Coastal and Tropical South

June, 2006
Regional Report

Fertilize Roses

Once shrub roses have bloomed a flush or two, it's time to fertilize them. Established vigorous roses like 'Mermaid' or 'Old Blush' may not need much, but stronger stems and leaves mean more flowers next year. Use a formula such as 5-10-10, with less nitrogen and more phosphorus and potassium.

Patch Lawns

Lawns in our region sometimes suffer salt water intrusion and look awful. They usually recover, but too often the rebound doesn't last and dead spots appear, seemingly at random. If the turf comes up in your hand, the roots are dead. Test other areas to be sure they are well-rooted before patching the damage.

Check for Canna Leaf Rollers

When cannas can't unfurl their leaves or open their flowers, the culprit is usually the canna leaf roller. Mother moth lays eggs in the debris at the base of the plant, then the larvae hatch and spin themselves into the leaves. Cut down the damaged stalks and destroy them, don't compost them.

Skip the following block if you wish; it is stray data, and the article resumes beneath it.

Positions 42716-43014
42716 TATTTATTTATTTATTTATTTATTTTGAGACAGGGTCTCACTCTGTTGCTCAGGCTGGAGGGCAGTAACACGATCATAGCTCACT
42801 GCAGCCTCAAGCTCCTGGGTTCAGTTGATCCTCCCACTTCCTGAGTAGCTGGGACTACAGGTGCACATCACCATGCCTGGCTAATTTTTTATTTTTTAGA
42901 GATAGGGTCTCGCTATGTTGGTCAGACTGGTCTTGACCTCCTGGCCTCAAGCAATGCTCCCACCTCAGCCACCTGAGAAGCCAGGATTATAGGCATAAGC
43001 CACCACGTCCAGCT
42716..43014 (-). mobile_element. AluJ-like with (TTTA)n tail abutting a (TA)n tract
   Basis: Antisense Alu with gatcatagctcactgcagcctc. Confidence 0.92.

Seed Zinnias

For colorful cut flowers in just a few weeks, plant zinnias from seed anytime this month. Work up the soil lightly by turning it over with a shovel, then raking it smooth with a stiff-tined garden rake. Press seed into the soil 1/4 inch deep, and keep watered until they sprout.

Protect Tomatoes From Animals

All your hard work can be for naught if squirrels and birds get the tomatoes first. Fake owls, plastic snakes, and metal or glass hanging diversions may work at first, but the crop lasts longer than their effects. Pick fruit as soon as the "shoulders" are bright pink, and ripen them inside.

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